An investigation into how the development of musical improvisation skills impacts Year 7 girls’ self-efficacy as performers of sub-Saharan African music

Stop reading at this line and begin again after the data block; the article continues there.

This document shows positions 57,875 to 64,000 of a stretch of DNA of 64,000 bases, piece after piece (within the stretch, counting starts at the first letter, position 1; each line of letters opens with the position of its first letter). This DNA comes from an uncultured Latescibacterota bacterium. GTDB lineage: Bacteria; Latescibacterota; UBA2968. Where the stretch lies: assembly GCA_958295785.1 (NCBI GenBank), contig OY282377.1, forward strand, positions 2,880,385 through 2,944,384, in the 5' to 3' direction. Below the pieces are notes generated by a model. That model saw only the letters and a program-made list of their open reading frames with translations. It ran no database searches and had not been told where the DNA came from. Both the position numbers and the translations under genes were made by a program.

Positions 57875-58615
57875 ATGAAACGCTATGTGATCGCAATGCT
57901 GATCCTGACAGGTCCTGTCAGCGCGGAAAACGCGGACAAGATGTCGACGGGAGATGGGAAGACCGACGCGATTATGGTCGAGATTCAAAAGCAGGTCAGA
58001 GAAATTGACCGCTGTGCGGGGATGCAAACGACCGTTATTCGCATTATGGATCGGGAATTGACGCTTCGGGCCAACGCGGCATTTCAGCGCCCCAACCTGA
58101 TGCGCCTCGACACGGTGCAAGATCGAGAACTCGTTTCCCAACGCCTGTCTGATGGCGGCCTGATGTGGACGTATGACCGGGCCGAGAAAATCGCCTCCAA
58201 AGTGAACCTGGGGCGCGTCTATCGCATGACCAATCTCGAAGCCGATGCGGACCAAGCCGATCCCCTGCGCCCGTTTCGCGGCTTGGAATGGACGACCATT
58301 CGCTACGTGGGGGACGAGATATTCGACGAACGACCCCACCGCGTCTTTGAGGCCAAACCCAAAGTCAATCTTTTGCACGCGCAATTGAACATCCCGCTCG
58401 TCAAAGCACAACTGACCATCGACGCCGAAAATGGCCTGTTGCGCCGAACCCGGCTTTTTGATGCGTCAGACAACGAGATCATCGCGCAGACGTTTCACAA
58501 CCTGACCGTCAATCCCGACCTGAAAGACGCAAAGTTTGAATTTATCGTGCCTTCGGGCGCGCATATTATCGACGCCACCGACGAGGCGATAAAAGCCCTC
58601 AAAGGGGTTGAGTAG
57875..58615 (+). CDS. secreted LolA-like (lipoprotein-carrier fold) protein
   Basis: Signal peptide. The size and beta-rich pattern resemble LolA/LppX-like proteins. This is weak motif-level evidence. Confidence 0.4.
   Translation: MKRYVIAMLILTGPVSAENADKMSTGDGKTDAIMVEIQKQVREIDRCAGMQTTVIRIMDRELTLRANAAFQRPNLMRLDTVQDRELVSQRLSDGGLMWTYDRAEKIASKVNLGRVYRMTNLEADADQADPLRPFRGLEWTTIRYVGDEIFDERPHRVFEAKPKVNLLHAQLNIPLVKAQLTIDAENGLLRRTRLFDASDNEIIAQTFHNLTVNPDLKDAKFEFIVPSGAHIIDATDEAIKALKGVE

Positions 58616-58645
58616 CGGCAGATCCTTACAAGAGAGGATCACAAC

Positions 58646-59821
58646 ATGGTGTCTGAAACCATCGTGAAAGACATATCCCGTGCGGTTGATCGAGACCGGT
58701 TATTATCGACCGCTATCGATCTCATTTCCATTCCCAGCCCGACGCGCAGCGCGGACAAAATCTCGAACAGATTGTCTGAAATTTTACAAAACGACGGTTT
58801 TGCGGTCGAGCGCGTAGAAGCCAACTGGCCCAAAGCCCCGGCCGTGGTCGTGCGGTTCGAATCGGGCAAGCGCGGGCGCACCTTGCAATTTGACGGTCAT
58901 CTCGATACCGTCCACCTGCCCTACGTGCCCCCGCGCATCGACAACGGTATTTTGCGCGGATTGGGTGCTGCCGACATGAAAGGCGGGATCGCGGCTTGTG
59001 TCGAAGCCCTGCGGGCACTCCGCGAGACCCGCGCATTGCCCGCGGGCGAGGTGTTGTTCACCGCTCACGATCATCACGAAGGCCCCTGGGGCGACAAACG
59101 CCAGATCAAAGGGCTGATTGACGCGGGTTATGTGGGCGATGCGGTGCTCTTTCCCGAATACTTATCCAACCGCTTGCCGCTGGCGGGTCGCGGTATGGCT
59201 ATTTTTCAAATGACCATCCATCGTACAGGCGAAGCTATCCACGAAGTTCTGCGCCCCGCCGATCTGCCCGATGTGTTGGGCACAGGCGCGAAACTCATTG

The research examines the correlation between the development of improvisatory skills and pupil self-efficacy with regard to musical performance. The case-study highlights the difference between self-concept and self-efficacy, drawing attention to their importance within and beyond the Music classroom. Six, twelve-year-old students were observed within small-group, African Drumming lessons, and, in this setting, a social constructivist approach was used to explore improvisation. Whilst learning improvisatory skills appeared to strengthen the self-concept of all participants, this did not necessarily result in an increase in students’ self-efficacy. The research demonstrates the complexity of self-efficacy and suggests a need for further study, focusing particularly on the relationship between pupil expectations, ability and self-efficacy.